Africa: Trends in Humanitarian Needs and Assistance

Famine in Nigeria (file photo).
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On 4 December, the World Humanitarian Data and Trends 2018 report, focusing on humanitarian data over a five -year period, will be launched in Geneva as a companion to the Global Humanitarian Overview 2019 – the authoritative, evidence -based assessment of global humanitarian needs and how best to respond to them. Here are highlights from the Data and Trends report.

Crises in numbers

Over the past decade, humanitarian crises have been increasing in number and duration. Between 2005 and 2017, the number of crises receiving an internationally led response almost doubled, from 16 to 30, while the average length of a crisis with an active inter-agency appeal increased similarly.

Since 2015, appeals for crises lasting five years or longer have commanded 80 per cent of funding received and requested, compared with approximately 30 per cent in 2015.

The number of people in need and targeted for assistance has also steadily grown in recent years.

Displacement

Some 16.2 million people were newly displaced by conflict and violence in 2017 alone – this amounts to 44,000 people being forced from their homes every day.
An additional 18.8 million people were displaced by natural disasters. Nearly 70 million people across the world are currently displaced, most of them within their own borders.

Syria tops the list of countries with people internally displaced by conflict, with 6.8 million; followed by Colombia, with 6.5 million; the Democratic Republic of the Congo, with 4.5 million; Sudan, with 2.1 million; and Iraq, with 2 million. Disasters affect an average of 350 million people each year, and cause billions of dollars in damage.
Climate change could bring internal displacement figures to 140 million people by 2050.

In the absence of political solutions to long-standing crises, these trends are likely to continue.

Hunger and malnutrition

After years of decline, the number of undernourished people is rising because of conflict and climate change. Conflict displaces people from the land they farm and disrupts food markets and transport systems, driving up food prices, while climate change exacerbates cycles of droughts and floods.

In 2017, 821 million people were undernourished, compared with 804 million in 2016. Some 124 million people in 51 countries experienced crisis-level food insecurity in 2017, a nearly 15 per cent increase from 2016. The worst-affected countries were Nigeria, Somalia, South Sudan and Yemen.

In 2017, 50 million children under age 5 – some 7.5 per cent of all children – experienced wasting due to severe acute malnutrition, putting them at a higher risk of mortality. Some 80 per cent of the world’s chronically malnourished and stunted children live in countries in conflict. Today, the threat of famine looms in Yemen, with at least 8.4 million Yemenis who do not know where their next meal will come from. If the trajectory of the crisis does not change, up to 12 million people could soon be entirely reliant on aid to survive.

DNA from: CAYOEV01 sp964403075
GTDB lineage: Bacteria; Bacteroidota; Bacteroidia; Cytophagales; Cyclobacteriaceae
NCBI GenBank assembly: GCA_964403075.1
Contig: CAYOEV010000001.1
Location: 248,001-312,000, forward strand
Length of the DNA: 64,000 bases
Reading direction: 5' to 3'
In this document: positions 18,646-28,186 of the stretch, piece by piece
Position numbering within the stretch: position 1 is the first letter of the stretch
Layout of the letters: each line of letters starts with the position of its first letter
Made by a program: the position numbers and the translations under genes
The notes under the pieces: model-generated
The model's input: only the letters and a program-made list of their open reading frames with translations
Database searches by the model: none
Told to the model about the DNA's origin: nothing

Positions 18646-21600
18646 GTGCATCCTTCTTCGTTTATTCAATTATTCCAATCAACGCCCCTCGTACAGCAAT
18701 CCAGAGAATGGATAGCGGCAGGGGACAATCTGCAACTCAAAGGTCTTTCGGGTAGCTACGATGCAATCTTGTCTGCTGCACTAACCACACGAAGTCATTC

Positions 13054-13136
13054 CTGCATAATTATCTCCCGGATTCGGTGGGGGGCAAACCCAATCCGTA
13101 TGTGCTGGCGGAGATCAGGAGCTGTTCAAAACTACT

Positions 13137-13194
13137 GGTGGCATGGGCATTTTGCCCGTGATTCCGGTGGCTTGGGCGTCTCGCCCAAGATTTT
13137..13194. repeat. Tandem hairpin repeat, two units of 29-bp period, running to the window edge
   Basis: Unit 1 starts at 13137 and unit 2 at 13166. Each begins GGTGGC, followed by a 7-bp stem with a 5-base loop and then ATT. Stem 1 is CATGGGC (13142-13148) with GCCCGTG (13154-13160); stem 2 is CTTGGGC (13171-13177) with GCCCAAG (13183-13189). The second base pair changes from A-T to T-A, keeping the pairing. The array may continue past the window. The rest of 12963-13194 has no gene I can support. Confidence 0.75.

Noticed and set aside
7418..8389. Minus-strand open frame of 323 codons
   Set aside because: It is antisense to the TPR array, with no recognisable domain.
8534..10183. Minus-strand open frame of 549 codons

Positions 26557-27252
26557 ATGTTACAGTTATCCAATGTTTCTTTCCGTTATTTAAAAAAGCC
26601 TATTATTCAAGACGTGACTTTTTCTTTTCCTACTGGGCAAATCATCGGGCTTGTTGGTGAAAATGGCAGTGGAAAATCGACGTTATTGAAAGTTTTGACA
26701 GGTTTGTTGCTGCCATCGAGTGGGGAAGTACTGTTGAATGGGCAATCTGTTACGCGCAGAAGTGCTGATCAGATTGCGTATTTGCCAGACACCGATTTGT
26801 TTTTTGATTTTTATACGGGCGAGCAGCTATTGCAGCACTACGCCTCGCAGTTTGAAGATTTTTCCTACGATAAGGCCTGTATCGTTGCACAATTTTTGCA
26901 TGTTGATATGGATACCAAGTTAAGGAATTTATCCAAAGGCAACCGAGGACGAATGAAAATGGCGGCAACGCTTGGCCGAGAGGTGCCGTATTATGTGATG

In 2017, some 2.1 billion people lacked access to safe drinking water, and 1.9 billion lived in severely water - scarce areas.

Women and girls

Proliferation of arms, mass displacement and the collapse of the rule of law due to disasters and conflicts exacerbate existing gender inequalities and trigger patterns of sexual violence. An estimated one in five women refugees has experienced sexual violence – actual numbers could be much higher.

Girls are 2.5 times more likely than boys to be out of school in conflicts. They are also more likely to be pulled out of school in natural disasters such as droughts, as they are called on to fetch water and care for family members.

Some 60 per cent of all preventable maternal deaths take place in settings of conflict, displacement or natural disasters, because women and adolescent girls cannot access critical health care.

Attacks on health facilities and schools

Health-care workers experienced more than 700 targeted attacks in 2017, and many more are thought to have gone unreported. Attacks on health workers and health facilities have dire consequences on people’s access to health care.

Schools and education staff continued to be targeted in conflicts in 2017, with a 24 per cent rise in the number of attacks as compared with 2016.
In 2017, 263 million children worldwide were not enrolled in primary or secondary school: 61 million of them at primary level and 202 million at secondary level.

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